MKT 301 - Exam 3 Study Guide
MKT 301 - Exam 3 Study Guide MKT 301
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This 11 page Study Guide was uploaded by Rachel_Anderson on Wednesday March 23, 2016. The Study Guide belongs to MKT 301 at Clemson University taught by James Gaubert in Spring 2016. Since its upload, it has received 23 views. For similar materials see Intro to Marketing in Marketing at Clemson University.
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Date Created: 03/23/16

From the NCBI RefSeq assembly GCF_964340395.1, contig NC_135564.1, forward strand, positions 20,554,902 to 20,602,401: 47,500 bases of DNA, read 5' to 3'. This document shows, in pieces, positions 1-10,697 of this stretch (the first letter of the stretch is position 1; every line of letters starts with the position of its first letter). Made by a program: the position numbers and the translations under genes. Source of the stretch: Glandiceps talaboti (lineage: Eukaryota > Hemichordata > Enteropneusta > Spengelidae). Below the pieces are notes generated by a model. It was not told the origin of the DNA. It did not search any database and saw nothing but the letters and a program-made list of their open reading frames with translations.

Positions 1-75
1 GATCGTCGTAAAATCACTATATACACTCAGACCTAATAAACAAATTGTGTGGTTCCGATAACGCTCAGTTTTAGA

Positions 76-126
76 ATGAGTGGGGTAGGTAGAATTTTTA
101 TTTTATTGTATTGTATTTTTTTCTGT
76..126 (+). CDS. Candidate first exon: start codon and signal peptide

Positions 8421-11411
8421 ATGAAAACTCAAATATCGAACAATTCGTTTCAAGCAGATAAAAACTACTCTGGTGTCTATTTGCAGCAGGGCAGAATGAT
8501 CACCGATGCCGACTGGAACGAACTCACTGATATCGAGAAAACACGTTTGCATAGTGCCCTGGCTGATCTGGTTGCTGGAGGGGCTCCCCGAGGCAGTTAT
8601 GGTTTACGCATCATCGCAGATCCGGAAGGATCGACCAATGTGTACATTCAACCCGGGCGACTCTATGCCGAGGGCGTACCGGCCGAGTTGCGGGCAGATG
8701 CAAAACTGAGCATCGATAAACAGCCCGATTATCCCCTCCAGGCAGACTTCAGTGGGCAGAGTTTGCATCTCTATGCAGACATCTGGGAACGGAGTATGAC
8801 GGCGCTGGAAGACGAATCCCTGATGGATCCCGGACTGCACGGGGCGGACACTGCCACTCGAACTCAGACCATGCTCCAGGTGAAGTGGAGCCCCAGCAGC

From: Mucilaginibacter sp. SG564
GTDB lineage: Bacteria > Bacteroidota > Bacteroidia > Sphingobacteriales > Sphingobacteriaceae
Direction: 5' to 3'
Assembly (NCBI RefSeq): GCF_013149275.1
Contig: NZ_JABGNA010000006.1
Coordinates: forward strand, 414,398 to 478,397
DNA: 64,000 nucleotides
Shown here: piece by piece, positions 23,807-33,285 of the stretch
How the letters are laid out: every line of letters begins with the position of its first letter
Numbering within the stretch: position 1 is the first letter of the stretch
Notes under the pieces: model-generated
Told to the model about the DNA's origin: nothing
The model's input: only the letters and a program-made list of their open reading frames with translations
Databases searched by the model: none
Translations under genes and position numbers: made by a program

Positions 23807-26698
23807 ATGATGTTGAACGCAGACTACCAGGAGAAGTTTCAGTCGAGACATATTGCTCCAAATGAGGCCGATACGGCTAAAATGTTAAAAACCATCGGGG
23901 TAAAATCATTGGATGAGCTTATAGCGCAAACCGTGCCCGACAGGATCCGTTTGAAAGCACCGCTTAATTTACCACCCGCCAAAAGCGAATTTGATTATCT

MKT 301 Exam 3 Study Guide Gaubert Chapter 11 Product, Branding, Packaging Decisions Types of Products ● Specialty ○ consumers show such a strong preference that they will expend considerable effort to search. ■ wedding gown, college apparel, antiques ● Shopping ○ consumers will spend ■ shoes, appliances, cell phones ● Convenience ○ can goods, shampoo, candy ○ umbrella for sale on campus while raining: will most likely buy ● Unsought ○ fire extinguishers, dictionary, medical supplies Product Mix & Product Line Decisions ● Breadth ○ number of product lines ■ diversify, create new products under brand ■ do market research in terms of competition & uncharted territories ● Depth ○ Number of categories within a product line ■ expertise What Makes a Brand? ● Brand name ● URLs ● Logos & symbols ● Characters ● Slogans ● Jingle/Sounds Value of Branding for the Customer ● Facilitate Purchasing ● Establish Loyalty ● Protect from Competition ● Reduce Marketing Costs ● Are Assets ● Impact Market Value Brand Equity: Perceived Value ● How do discount retailers like tjmaxx for example, create value for customers? ○ marketing costs are much lower ○ firm insulated from competition Brand Ownership ● Manufacturer brands of national brands ● Privatelabel brands or Store Brands ○ Premium ■ PANTONE Colors ○ Generic ■ Cereal ○ Copycat ■ Anyone can make aspirin as long as it doesn't have a ™ ■ anyone can make elevators as long as it doesn't have a TM ○ Exclusive cobranded Brand Dilution ● Evaluate the fit b/w the product class of the core brand and the extension. ● Evaluate consumer CoBranding ● Taco Bell & Pizza Hut conjoined restaurants Brand Licensing ● images, logos, colors are able to be branded Packaging ● Packaging is a way of complementing other factors like ○ shape of package Product Labeling ● Not only nutrition ● Good customer service ● ingredients, allergies Chapter 12 Developing New Products Innovation & Value ● Why do firms create new products? ○ Changing Customer Needs ○ Market Saturation ■ market constantly changes ■ everyone has been reached ○ Managing Risk Through Diversity ○ Fashion Cycles ■ things go out of style ■ people get bored ○ Improving Business Relationships ■ source of new ideas Diffusion of Innovation ● Discontinuous ○ **Note, route word: continuity ■ a major innovation ● They don’t come along that often ● Ex: telephone ○ able to communicate through technology instead of mail, telegraph, or facetoface ○ AT&T = American Telephone & Telegraph ○ Has also evolved overtime ■ From landline to mobile ● make sure to charge mobile but route purpose does not change, still completes the task ○ Dynamically Continuous ○ Continuous Time of adoption of the innovation graph/curve ● Innovators ○ small percentage but very important ■ people who are willing to try things ■ tend to skew in higher intelligence to understand complexity ■ cannot guarantee success ● Early Adopters (key) ○ keen for us to try to identify ○ more important than innovators ○ does the product matter/tries it out and decides if it's worth it ● Early Majority ○ watch early adopters & trust their opinions ● Late Majority ○ Trusts early majority ● Laggards ○ people who eventually accept the innovation/product ● Not in Graph: People who Never Accept the Innovation ○ give us insight to why they don’t, help us understand what we need to change for them to accept it Using the Diffusion of Innovation Theory ● Factors Affecting Product Diffusion ○ Relative Advantage ○ Compatibility ○ Observability ○ Complexibility & Trialability ■ has a disadvantage because complexity can slow you down Idea Generation ● Source of Ideas ○ Internal R&D ○ R&D consortia ○ Licensing Concept Testing ● Concept is a brief written description of the product Product Development ● Prototype ● Alpha testing ○ let employees, engineers test the product first ○ first test Alpha so it stays within the company and not competitors ● Beta testing ○ when consumers test the product Market Testing ● Premarket Tests ○ customers exposed ○ customers surveyed ○ firm makes decision Test Marketing ● Mini product launch ○ small test; geographically ● More expensive than premarket tests ● Market demand is estimated Product Launch ● Most new products fail within the first year New Product Marketing Mix ● Promotion ○ Helps the firm determine an appropriate integrated marketing communication strategy ● Price ○ Manufacturers often encourage retailers to sell at a specified price known as the manufacturer's suggested retail price (MSRP) ● Place ○ The manufacturer coordinates the delivery and storage of the new products with its retailers to ensure that it is available for sale when the customer wants it, at the stores the customer is expecting to find it, and in sufficient quantities to meet demand. Product Life Cycle **Profitability is the signal that triggers us to move into early majority Strategies Based on the Product Life Cycle: Some Caveats ● Bell shaped, but can take many shapes ● Challenging to know precisely the stage of the PLC REMEMBER** JIF Peanut butter = BRAND, NOT PRODUCT Peanut Butter = Maturity life cycle Chapter 13 Services: The Intangible Product Services Marketing Differs from Product Marketing ● Factors differentiating services from goods ○ Inseparable Production & Consumption ■ Production & consumption are simultaneous ■ little opp to test a service before use ■ lower risk by offering guarantees or warranties ○ Heterogeneous ■ Technology ● standardized interface so people can use ■ Training ● working with trained employees ■ Automation ● working with machines ○ Perishable ■ Want to optimize and prevent this from happening ● ex, offer lower price admission for matinee to bring more people to the theatre during the day ■ How are each of these perishable services? ● Plane ● Family ● Hotel ○ Intangible ● Requires using cues to aid customers ● atmosphere is important to convey value ● images are used to convey the excitement ● Customer might pay more knowing that the intangible service will make them satisfied ○ ex, free shipping Evaluating Service Quality ● RATER ● Reliability ○ the ability to perform the service dependably and accurately ● Assurance ○ how do we show they will get what they want when they want ● Tangibles ○ appearance of facilities, employees, & communication materials ● Empathy ○ be nice, understanding ● Responsiveness ○ understanding customer needs & responding in a timely fashion The Standards Gap ● Developing systems to create highquality service The Delivering Gap ● Delivering service quality The Communications Gap ● communicating the service promise Service Recovery ● Increase service Recovery ○ Listen to the customer ■ see what the problem is ■ figuring out a solution ○ Resolve problems quickly ■ Attempt to make amends & learn from the experience Chapter 14 Pricing Concepts for Establishing Value The 5 C’s of Pricing ● Value ○ Competition ○ Costs ○ Company objectives ○ Customers ○ Channel members 1st C: Company Objectives ● Profitoriented ○ focused on financial gain ○ Ex, commercial ● Salesoriented ○ ability to make profits on using powerful selling techniques ○ persuade people to buy its products ■ rather than on customer needs. ● Competitororiented ○ Competitive parity ○ Status quo pricing ○ Value is not part of this pricing strategy ● Customeroriented ■ Focus on customer expectations by matching prices to customer expectation 2nd C: Customers ● What price levels will affect our demand bc that will affect our profit ○ Not all are downward sloping ○ Prestigious products or services ● Price elasticity of Demand ○ Elasticity: People's demand will change a lot when they’re demand sensitive ○ Inelasticity: price insensitive → when price goes up for milk you’ll still purchase it ● Factors Influencing Price Elasticity of Demand ○ Income effect: the change in the quantity of a product demanded by customers due to a change in their income. 3rd C: Costs ● Variable Costs ○ Vary w/production volume ● Fixed COsts ○ Unaffected by production volume ○ Total Costs ○ Sum of variable & fixed costs ● Break Even Analysis & Decision Making ■ At what point are we selling enough fixed & variable costs to get to where we breakeven? 4th C: Competition ● Monopoly ○ One firm controls the market ● Oligopoly ○ A handful of firms control the market ● Monopolistic Comp. ○ Many firms selling differentiated products at different prices ○ Rolex watch vs WalMart watch ● Pure Competition ○ Many firms selling commodities for the same prices ○ Airlines or Oil Industries 5th C: Channel Members ● Manufactures, wholesalers & retailers can have different perspectives on pricing strategies ○ Are they in line with what we want our pricing strategy to be? ○ Manufacturers must protect against gray market transactions ■ Be careful about gray markets ● When you sell down the channel instead of at the top of the market (look it up)** ● Everyday Low Pricing (EDLP) vs. High/Low Pricing ○ Market penetration pricing ● Price skimming ○ Price high, won't sell as many but you'll build a lot of brand equity ○ EX: Even with status quo pricing it's one of the ones that's the most fragile ○ Don't use old pricing strategies from 1020 years ago because the variables will change ○ Won’t be able to sustain your company ■ TACO BELL FINAL SIDE NOTE ● When talking about pricing its webbed with promotions; ○ quantity discounts: ■ have to be aware as a buyer as the wholesaler or retailer: ● if you’re doing accumulative discount, if you’re getting something free after buying a higher quantit → they’re trying to get rid of inventory ● If they’re going togive you the discount once you hit that amountthen → the purpose is to get the customer/buyer to keep coming back ● Also look at the prices being charged → who’s paying for the shipping?